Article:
IF you didn’t know where to look, you might never notice the 100-square-foot storefront gallery on East 88th Street near Second Avenue, even though it has been there for a decade. In the window lies a diminutive homemade coffin bearing an enormous artillery shell and a tombstone inscribed with the word “Whoever.” The walls of the space, which is called Gallery 221, are papered with scores of laminated obituaries, which have been clipped from The Economist magazine.
“They’re precise,” said Michael Brod, the gallery’s owner and the creator of the installation. “I like the uniformity of them. To be able to encapsulate a life in a thousand words, and to do such an eloquent job, it’s very democratic.”
Mr. Brod, a tall, dark-haired 67-year-old, was until last spring a man of high finance on Wall Street. In the early 1980s, he left his life as a potter and a poet in California after receiving a phone call from his weeping father in New York, whose fifth wife had just died.
Mr. Brod had not set eyes on the man since his parents separated when he was an infant, yet he traveled east to see him. Seduced by the life of Wall Street, Mr. Brod spent 10 years at his father’s stock brokerage firm. Art was relegated to Plan B.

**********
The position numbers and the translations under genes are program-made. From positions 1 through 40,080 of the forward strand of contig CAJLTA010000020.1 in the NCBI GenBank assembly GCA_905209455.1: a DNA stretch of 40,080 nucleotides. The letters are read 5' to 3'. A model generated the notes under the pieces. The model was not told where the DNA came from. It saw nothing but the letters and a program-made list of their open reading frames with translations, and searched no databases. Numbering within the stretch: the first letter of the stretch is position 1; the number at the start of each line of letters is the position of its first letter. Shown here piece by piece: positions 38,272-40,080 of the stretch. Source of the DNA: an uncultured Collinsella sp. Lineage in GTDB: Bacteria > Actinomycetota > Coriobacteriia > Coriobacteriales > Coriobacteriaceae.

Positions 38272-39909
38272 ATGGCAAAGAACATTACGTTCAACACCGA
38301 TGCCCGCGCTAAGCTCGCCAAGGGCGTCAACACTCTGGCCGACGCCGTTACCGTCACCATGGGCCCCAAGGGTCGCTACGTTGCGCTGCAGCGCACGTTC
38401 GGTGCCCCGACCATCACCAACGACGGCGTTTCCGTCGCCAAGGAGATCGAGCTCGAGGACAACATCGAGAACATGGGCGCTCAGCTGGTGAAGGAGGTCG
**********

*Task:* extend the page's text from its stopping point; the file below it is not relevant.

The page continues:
During that time, father and son shared an office, seated at opposite ends of a long walnut conference table. Mr. Brod also discovered that he, like his father, was good at finance, and in 1986, his father handed him the reins of the firm. He left in 1992 to work first at a brokerage company, then as an independent consultant.
“What I liked about Wall Street,” Mr. Brod said, “was that it’s full of manic-depressives. There are a lot of artists who are manic-depressive. And there’s a lot of creative people in Wall Street.”
It was not the downward spiral of the economy that drove Mr. Brod a year ago to go back to work full time at the gallery he owned and where he had occasionally worked in the evening. Instead, it was a recent birthday, along with his growing collection of obituaries and a desire to lead a life that seemed to have more value than one devoted to crunching numbers.
“The point of the Street wasn’t me trying to get rich,” Mr. Brod said. “It was me trying to figure out who I was.”
The other day, Mr. Brod stood at the window of the gallery, assembling the words of a poem in crisp, adhesive letters on the glass in preparation for the opening of his funereal installation on May 12.
“Whoever on the road,” the poem reads. “Whoever still traveling. Whoever says whatever. Whoever is dead. Long live whoever.”